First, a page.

This example requires jQuery on your website to execute correctly.

Capture Page Load Time

Due to DOM event timing, this can’t be added as an event property, though you can write code similar to the Call APIs use case and fire a track call with the property. See how page load time affects your key funnels by starting your analysis with this event and grouping by load time!

Name: Page load

Snapshot: (function() { var interval = setInterval(sendTrack, 200); function sendTrack() { if (performance.timing.domComplete != 0){ var loadTime = (performance.timing.domComplete - performance.timing.navigationStart) / 1000; heap.track('Page Load', { 'Load Time': loadTime }); clearInterval(interval); } } })();

Navigation timing events do not update after changes to the History API. The above method will not work on Single Page Applications.

Types of Custom Properties

Custom properties are configured on a per-event basis and are limited to 255 characters. There are two ways to snapshot data:

  • Text in Element: Specify a DOM element selector. Then, each time someone interacts with the element defined in the event, the full text inside the first matching DOM element gets extracted, trimmed, and attached to the event as a property. Direct descendent selectors and pseudo-classes are supported in Custom Properties for more fine-grained targeting.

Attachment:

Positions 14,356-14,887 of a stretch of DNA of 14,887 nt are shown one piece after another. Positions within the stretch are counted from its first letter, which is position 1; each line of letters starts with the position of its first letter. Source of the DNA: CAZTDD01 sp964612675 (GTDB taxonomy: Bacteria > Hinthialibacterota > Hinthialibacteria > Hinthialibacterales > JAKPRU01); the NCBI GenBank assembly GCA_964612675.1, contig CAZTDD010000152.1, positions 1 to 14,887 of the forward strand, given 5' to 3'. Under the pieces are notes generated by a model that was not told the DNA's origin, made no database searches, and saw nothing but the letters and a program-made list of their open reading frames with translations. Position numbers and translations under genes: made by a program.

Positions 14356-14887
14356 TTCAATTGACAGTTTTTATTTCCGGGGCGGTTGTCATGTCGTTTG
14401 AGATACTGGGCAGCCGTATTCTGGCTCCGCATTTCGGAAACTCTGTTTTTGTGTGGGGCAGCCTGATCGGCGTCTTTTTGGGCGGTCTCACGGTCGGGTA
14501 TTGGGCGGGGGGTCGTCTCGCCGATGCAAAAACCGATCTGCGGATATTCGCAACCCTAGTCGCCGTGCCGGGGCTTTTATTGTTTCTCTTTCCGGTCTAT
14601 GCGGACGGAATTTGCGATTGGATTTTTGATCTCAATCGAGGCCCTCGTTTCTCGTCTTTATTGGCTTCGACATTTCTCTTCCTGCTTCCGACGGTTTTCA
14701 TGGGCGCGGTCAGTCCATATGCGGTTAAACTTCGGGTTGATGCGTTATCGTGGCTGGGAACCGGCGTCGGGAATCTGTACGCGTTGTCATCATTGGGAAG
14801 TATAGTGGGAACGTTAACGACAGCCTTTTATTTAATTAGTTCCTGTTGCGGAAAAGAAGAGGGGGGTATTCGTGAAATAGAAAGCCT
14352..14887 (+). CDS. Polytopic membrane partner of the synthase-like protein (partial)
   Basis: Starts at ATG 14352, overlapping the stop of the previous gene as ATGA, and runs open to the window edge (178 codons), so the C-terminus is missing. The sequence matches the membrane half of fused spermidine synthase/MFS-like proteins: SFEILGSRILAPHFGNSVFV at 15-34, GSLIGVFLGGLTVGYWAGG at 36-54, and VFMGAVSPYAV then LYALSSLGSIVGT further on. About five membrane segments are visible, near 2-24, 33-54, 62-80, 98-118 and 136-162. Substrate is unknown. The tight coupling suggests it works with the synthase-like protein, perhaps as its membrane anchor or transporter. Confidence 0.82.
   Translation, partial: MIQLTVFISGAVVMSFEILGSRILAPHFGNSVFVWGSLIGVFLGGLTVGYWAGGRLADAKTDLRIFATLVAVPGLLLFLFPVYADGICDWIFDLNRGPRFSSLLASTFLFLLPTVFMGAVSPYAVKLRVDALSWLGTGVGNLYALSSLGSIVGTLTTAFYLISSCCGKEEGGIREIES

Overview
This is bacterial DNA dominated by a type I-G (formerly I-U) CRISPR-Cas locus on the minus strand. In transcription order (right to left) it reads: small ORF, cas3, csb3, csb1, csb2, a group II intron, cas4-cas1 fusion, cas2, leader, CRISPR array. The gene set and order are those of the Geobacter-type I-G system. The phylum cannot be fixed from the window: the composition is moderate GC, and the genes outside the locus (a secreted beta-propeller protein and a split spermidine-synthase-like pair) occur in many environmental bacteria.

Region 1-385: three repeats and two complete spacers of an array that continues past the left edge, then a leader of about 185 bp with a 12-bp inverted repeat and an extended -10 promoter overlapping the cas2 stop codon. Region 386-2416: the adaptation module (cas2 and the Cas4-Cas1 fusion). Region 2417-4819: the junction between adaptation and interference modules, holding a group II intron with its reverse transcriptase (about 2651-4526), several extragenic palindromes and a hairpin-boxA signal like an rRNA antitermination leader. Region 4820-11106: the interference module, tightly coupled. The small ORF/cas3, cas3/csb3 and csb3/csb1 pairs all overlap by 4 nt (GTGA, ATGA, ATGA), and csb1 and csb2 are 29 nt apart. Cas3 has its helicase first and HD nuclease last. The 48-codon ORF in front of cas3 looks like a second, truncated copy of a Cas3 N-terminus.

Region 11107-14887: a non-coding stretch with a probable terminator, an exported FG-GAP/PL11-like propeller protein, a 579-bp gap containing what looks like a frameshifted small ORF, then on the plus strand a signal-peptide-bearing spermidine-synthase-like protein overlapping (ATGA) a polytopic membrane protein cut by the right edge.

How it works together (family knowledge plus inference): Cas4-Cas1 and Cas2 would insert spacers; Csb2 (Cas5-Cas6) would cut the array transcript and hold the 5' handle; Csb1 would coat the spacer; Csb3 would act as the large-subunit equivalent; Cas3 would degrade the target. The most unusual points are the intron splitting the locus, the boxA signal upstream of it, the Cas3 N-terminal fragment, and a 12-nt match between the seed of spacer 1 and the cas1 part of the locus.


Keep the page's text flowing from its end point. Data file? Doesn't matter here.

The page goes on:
• Value of Javascript: Specify any Javascript expression. Then, each time someone interacts with the element defined in the event, the Javascript expression gets evaluated, and the return value gets attached to the event as a property. In your Javascript expression, you can use the variable event to refer to the triggering DOM event. For instance, a Javascript property of $('data-id') will attach the value of the data-id attribute of the target element each time the event occurs.

This example requires jQuery on your website to execute correctly.

Any changes to a custom property take effect in less than 5 minutes. Unlike autocaptured event properties, custom properties are not retroactive.